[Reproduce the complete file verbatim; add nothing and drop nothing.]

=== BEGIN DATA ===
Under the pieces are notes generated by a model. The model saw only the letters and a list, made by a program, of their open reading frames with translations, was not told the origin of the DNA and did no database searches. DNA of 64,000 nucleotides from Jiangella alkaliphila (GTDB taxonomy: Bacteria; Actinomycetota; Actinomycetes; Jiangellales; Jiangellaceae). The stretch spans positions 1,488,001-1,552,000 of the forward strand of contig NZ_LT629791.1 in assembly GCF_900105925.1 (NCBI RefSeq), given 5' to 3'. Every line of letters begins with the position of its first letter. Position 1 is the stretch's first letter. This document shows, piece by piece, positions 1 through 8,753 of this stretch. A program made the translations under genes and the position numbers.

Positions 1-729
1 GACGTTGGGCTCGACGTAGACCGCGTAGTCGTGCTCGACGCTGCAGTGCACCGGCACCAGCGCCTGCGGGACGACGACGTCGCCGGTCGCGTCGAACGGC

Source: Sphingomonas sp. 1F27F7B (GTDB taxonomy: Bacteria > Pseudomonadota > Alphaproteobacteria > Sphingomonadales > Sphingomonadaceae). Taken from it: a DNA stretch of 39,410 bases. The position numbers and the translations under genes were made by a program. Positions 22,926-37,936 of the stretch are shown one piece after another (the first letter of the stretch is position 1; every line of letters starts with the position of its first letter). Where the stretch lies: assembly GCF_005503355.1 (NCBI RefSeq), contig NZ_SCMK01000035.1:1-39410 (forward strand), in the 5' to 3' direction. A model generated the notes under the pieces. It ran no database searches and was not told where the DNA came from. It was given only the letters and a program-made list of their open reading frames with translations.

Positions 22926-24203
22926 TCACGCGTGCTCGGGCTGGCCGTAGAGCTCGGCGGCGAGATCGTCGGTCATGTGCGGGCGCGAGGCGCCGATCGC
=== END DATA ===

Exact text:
Under the pieces are notes generated by a model. The model saw only the letters and a list, made by a program, of their open reading frames with translations, was not told the origin of the DNA and did no database searches. DNA of 64,000 nucleotides from Jiangella alkaliphila (GTDB taxonomy: Bacteria; Actinomycetota; Actinomycetes; Jiangellales; Jiangellaceae). The stretch spans positions 1,488,001-1,552,000 of the forward strand of contig NZ_LT629791.1 in assembly GCF_900105925.1 (NCBI RefSeq), given 5' to 3'. Every line of letters begins with the position of its first letter. Position 1 is the stretch's first letter. This document shows, piece by piece, positions 1 through 8,753 of this stretch. A program made the translations under genes and the position numbers.

Positions 1-729
1 GACGTTGGGCTCGACGTAGACCGCGTAGTCGTGCTCGACGCTGCAGTGCACCGGCACCAGCGCCTGCGGGACGACGACGTCGCCGGTCGCGTCGAACGGC

Source: Sphingomonas sp. 1F27F7B (GTDB taxonomy: Bacteria > Pseudomonadota > Alphaproteobacteria > Sphingomonadales > Sphingomonadaceae). Taken from it: a DNA stretch of 39,410 bases. The position numbers and the translations under genes were made by a program. Positions 22,926-37,936 of the stretch are shown one piece after another (the first letter of the stretch is position 1; every line of letters starts with the position of its first letter). Where the stretch lies: assembly GCF_005503355.1 (NCBI RefSeq), contig NZ_SCMK01000035.1:1-39410 (forward strand), in the 5' to 3' direction. A model generated the notes under the pieces. It ran no database searches and was not told where the DNA came from. It was given only the letters and a program-made list of their open reading frames with translations.

Positions 22926-24203
22926 TCACGCGTGCTCGGGCTGGCCGTAGAGCTCGGCGGCGAGATCGTCGGTCATGTGCGGGCGCGAGGCGCCGATCGC